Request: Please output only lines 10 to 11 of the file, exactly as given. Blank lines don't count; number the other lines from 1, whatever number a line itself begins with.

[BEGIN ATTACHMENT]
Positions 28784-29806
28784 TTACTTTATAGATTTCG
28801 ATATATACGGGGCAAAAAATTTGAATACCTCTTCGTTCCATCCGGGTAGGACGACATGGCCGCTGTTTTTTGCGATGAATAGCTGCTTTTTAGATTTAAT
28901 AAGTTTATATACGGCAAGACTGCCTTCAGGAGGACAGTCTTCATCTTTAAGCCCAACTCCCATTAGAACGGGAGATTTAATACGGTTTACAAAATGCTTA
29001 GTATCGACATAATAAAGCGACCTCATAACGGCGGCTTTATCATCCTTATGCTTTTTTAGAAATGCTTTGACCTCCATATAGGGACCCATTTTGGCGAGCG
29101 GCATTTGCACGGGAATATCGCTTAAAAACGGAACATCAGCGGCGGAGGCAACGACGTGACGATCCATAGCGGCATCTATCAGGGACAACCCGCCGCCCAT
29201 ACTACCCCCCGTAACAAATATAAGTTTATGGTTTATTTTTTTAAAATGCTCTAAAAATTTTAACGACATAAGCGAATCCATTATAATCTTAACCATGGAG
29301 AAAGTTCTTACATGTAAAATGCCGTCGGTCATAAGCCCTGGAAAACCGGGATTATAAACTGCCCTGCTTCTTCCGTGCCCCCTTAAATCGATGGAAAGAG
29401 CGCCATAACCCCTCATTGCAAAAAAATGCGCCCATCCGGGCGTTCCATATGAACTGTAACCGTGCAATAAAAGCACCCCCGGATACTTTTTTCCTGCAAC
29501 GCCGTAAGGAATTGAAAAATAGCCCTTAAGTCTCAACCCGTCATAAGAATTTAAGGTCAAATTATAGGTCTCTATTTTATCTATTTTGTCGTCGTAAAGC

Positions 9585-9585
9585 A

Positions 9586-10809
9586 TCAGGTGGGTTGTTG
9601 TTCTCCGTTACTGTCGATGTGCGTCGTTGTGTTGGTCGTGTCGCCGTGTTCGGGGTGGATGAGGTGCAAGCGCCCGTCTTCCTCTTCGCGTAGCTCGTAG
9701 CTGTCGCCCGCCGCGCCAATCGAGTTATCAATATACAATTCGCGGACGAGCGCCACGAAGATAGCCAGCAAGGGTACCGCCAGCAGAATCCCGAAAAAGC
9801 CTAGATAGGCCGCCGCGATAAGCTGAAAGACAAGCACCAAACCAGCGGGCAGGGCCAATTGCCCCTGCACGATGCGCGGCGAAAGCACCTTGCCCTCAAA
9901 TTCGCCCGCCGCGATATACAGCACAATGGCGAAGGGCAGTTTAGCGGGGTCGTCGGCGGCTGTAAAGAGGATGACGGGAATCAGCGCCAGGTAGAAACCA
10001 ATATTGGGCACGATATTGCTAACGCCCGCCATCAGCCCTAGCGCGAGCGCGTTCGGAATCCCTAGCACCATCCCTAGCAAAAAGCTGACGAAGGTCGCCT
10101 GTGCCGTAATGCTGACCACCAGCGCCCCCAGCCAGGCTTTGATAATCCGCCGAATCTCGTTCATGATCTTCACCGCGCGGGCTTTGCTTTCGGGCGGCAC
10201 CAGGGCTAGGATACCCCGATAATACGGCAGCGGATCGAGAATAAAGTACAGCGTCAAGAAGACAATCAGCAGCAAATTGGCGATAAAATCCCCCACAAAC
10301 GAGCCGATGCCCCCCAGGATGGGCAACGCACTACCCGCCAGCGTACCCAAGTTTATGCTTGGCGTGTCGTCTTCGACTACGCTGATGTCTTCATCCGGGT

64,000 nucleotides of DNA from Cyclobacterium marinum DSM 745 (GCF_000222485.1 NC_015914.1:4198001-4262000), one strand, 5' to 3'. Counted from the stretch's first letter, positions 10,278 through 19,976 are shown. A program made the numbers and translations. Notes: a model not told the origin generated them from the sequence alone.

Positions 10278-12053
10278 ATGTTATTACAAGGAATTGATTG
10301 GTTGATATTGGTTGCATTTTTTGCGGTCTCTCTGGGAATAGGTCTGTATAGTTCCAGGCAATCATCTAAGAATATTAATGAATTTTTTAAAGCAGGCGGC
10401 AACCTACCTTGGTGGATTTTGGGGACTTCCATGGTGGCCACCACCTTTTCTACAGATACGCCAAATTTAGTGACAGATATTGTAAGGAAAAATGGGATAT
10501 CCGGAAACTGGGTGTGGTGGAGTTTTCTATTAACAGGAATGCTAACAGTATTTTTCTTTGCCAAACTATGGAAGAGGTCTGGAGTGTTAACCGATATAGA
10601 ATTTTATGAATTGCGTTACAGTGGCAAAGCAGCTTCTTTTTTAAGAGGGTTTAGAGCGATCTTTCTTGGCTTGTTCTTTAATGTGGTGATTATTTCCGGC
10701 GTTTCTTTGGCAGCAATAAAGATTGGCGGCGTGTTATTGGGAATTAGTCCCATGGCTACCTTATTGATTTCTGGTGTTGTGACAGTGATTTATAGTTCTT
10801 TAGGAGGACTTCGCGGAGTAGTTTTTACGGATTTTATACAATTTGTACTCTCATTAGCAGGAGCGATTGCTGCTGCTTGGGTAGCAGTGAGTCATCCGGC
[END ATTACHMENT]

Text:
29501 GCCGTAAGGAATTGAAAAATAGCCCTTAAGTCTCAACCCGTCATAAGAATTTAAGGTCAAATTATAGGTCTCTATTTTATCTATTTTGTCGTCGTAAAGC

Positions 9585-9585